J Sainsbury Plc reported annual profit rose 1.5 percent after sales of clothes, televisions and higher-priced organic food increased.
Net income climbed to 329 million pounds ($640 million), or 18.6 pence a share, in the year ended March 22 from 324 million pounds, or 18.9 pence, in the prior period, the London-based company said today in a statement. Year-earlier profit included a 72 million-pound pension gain.
Sales at stores open at least a year have risen for 13 straight quarters as Sainsbury seeks to raise the proportion of revenue derived from goods besides food to 20 percent from 15 percent, to keep up with larger rival Tesco Plc. Sainsbury's cheapest "Basics" food range and the most expensive, "Taste the Difference," are fueling growth, and sales of organic fresh produce pile up 20 percent in the first half.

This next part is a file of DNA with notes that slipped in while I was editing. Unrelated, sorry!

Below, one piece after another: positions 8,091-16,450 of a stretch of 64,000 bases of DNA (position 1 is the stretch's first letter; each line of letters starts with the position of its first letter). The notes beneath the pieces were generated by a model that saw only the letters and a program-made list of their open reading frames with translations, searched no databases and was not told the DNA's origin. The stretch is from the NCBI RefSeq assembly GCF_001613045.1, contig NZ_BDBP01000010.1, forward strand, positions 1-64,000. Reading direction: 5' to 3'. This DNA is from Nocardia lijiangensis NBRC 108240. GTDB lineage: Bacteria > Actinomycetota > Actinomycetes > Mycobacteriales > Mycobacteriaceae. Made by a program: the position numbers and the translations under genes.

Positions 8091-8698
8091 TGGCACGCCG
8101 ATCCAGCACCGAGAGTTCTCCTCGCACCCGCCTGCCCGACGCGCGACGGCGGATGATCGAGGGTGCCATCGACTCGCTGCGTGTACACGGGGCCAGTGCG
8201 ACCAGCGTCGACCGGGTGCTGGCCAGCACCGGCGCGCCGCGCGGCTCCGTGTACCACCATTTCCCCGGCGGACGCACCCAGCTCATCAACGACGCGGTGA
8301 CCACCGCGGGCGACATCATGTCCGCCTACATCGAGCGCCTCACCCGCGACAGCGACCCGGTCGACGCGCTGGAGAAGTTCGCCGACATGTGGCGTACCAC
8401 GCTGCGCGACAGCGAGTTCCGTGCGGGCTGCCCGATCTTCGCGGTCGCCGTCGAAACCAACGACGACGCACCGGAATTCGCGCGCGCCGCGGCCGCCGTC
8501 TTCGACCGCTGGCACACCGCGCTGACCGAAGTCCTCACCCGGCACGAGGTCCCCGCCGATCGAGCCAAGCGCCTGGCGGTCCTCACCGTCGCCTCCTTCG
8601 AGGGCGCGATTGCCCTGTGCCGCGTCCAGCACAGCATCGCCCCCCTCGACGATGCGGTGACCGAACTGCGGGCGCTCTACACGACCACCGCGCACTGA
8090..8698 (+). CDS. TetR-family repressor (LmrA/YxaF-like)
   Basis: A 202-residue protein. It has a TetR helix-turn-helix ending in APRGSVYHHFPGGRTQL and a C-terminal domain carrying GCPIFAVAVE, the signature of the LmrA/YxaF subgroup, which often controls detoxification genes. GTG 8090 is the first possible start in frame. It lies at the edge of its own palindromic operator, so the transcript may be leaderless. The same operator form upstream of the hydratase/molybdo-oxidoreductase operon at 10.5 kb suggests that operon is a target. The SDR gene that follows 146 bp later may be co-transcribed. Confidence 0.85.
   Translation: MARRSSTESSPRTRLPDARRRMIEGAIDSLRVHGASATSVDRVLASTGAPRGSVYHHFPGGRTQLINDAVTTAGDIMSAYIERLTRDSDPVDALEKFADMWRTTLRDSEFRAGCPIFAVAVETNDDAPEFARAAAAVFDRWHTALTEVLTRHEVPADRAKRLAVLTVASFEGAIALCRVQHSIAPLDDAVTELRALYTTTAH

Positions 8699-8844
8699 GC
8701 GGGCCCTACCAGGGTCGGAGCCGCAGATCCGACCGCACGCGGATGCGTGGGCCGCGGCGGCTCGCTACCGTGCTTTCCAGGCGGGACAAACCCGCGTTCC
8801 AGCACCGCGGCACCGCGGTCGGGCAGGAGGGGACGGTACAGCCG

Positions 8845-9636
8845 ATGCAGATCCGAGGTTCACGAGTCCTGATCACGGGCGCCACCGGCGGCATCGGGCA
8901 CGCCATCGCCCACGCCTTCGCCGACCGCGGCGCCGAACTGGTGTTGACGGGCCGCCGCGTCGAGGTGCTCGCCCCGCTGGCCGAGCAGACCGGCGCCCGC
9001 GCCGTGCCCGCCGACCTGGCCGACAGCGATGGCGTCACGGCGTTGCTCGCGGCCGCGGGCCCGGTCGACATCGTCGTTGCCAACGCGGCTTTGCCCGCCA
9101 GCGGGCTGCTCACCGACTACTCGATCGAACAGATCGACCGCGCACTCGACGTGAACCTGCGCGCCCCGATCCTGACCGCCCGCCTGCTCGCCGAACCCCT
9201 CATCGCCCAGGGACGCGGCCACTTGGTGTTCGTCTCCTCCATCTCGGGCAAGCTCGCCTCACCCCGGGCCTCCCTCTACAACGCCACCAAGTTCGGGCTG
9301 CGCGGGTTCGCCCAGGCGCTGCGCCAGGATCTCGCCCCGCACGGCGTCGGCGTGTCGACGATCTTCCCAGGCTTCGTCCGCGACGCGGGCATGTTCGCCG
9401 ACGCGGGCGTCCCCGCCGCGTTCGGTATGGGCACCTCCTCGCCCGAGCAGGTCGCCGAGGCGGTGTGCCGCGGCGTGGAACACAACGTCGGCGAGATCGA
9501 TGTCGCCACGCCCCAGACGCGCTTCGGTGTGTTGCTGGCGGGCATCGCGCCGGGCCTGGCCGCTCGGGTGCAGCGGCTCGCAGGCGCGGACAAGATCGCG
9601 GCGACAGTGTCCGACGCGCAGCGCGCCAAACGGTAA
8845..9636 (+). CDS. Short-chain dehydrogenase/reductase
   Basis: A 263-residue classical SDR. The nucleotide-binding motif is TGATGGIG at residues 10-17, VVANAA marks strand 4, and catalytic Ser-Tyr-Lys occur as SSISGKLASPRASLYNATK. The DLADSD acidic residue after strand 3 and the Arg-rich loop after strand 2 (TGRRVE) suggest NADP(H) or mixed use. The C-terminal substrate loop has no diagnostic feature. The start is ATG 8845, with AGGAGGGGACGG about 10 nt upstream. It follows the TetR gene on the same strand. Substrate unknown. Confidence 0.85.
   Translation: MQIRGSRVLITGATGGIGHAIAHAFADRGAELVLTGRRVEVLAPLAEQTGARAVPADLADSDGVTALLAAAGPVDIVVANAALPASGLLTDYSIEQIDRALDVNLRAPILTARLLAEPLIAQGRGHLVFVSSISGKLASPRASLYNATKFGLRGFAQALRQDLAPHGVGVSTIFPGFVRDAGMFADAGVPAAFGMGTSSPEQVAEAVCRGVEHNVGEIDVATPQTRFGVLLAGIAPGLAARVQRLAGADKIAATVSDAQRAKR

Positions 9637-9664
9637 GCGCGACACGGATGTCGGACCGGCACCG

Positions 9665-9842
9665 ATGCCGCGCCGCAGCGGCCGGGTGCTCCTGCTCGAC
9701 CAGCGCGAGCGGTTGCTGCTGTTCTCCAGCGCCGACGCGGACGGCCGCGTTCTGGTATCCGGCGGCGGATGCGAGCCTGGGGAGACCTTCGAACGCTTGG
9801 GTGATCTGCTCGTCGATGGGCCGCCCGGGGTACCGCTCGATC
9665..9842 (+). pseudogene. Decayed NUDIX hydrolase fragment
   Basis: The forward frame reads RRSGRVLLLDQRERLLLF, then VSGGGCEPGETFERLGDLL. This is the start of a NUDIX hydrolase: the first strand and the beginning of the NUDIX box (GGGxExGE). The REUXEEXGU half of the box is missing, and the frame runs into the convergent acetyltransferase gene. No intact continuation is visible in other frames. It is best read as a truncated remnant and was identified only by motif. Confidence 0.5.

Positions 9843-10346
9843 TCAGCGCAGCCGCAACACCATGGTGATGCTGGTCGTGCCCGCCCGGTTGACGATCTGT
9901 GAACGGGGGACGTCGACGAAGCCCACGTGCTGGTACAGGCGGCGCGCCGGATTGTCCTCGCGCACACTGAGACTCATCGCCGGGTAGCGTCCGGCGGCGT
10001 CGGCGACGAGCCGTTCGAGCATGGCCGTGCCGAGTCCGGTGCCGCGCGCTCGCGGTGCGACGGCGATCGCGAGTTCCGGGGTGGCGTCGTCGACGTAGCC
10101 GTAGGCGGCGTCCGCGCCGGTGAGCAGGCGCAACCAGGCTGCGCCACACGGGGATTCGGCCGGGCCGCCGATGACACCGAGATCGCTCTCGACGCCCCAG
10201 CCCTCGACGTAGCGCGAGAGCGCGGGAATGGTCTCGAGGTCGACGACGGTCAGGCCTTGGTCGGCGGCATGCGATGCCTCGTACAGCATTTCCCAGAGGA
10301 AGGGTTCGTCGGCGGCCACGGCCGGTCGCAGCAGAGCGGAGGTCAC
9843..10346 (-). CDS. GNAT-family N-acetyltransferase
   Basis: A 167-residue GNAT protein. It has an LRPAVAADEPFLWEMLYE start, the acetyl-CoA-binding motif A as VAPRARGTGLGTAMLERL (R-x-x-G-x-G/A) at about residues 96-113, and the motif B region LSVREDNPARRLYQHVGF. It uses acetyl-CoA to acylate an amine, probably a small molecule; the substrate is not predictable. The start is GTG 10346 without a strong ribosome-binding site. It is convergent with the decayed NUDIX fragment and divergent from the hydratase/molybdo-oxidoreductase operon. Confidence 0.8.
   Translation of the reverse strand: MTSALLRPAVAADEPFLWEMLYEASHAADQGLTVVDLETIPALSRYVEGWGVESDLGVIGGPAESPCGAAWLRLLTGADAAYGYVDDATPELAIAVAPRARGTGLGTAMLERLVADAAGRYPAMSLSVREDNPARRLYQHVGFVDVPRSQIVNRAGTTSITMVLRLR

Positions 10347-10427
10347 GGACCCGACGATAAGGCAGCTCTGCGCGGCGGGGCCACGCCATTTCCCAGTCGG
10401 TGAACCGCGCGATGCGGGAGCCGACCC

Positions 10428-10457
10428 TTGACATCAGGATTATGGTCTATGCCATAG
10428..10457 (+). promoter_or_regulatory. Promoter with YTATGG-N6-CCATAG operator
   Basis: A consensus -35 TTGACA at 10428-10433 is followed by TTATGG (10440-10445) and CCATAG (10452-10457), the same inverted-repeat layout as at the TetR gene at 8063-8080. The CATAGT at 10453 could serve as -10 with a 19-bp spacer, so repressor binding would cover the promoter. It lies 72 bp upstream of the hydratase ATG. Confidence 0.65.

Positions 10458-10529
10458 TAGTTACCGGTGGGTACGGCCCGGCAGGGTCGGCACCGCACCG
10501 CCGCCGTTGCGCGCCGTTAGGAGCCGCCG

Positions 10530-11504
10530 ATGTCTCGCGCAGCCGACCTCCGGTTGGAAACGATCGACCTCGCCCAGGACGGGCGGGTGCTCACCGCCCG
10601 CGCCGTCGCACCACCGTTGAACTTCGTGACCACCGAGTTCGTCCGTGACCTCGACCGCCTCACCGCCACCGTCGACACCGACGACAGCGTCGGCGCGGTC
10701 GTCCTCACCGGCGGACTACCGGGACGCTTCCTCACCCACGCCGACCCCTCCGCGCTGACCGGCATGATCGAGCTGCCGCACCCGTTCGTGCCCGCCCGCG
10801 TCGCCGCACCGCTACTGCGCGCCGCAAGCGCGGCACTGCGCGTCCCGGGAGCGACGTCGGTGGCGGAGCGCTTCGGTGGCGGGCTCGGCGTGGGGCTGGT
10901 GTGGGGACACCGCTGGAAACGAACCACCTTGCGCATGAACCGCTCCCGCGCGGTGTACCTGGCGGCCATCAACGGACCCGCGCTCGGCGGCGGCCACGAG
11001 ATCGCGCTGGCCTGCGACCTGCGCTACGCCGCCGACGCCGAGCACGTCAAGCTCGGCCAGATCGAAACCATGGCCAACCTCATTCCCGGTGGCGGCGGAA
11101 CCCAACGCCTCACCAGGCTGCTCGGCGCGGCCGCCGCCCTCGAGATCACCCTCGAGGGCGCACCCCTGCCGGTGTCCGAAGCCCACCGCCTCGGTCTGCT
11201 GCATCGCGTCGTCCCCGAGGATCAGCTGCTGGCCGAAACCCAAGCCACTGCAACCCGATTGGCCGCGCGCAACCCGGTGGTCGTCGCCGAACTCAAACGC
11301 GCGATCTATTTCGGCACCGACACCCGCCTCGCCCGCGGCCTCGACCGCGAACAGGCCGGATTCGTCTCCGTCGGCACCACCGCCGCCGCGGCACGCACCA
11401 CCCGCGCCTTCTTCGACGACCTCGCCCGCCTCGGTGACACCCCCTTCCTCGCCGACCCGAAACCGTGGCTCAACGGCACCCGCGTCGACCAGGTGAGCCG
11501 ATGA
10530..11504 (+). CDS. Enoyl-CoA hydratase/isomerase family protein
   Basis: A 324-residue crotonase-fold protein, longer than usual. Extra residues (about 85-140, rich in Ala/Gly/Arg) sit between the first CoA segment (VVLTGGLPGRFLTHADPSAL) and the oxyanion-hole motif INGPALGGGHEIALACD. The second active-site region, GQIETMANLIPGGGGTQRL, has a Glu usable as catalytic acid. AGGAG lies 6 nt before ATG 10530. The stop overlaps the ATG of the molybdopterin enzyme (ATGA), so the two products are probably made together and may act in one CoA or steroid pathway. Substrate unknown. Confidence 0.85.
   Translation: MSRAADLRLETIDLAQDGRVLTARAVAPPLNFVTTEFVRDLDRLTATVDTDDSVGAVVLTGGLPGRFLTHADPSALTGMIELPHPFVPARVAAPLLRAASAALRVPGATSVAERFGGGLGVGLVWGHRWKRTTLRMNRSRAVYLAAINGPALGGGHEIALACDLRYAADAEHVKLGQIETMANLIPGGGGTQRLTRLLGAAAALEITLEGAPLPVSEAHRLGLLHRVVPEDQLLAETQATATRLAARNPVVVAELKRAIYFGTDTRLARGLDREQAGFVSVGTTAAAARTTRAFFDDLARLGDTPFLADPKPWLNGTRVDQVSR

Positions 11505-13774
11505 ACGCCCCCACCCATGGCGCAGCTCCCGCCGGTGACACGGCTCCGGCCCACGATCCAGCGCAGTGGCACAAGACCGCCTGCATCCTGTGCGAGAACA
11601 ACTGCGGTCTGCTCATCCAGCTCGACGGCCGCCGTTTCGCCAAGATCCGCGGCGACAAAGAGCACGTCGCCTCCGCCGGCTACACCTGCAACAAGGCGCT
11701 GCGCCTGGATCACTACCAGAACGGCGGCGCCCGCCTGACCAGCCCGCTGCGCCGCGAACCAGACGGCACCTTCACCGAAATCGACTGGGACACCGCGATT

"Sainsbury is exposed to attractive customer segments, drawing from more affluent customers who are more willing to pay for products in the fastest-growing premium segments," such as organic and fair trade, Christopher Hogbin, an analyst at Sanford C. Bernstein in London, said in a note before the results were released. He has an "outperform" rating on the stock.
Sainsbury fell 8.5 pence, or 2.1 percent, to 389.75 pence yesterday in London trading. The shares have fallen 8.4 percent this year, the same as larger competitor Tesco Plc.
J Sainsbury Plc is the parent company of Sainsbury's Supermarkets Ltd, commonly known as Sainsbury's, a chain of supermarkets in the United Kingdom. It is the third-largest U.K. supermarket chain. The group also has interests in property and banking. The group has an estate worth about £8.6 billion.
The United States does not recognize the entry of Ukrainian territories into Russia. Such a development will seriously complicate prospects for a diplomatic settlement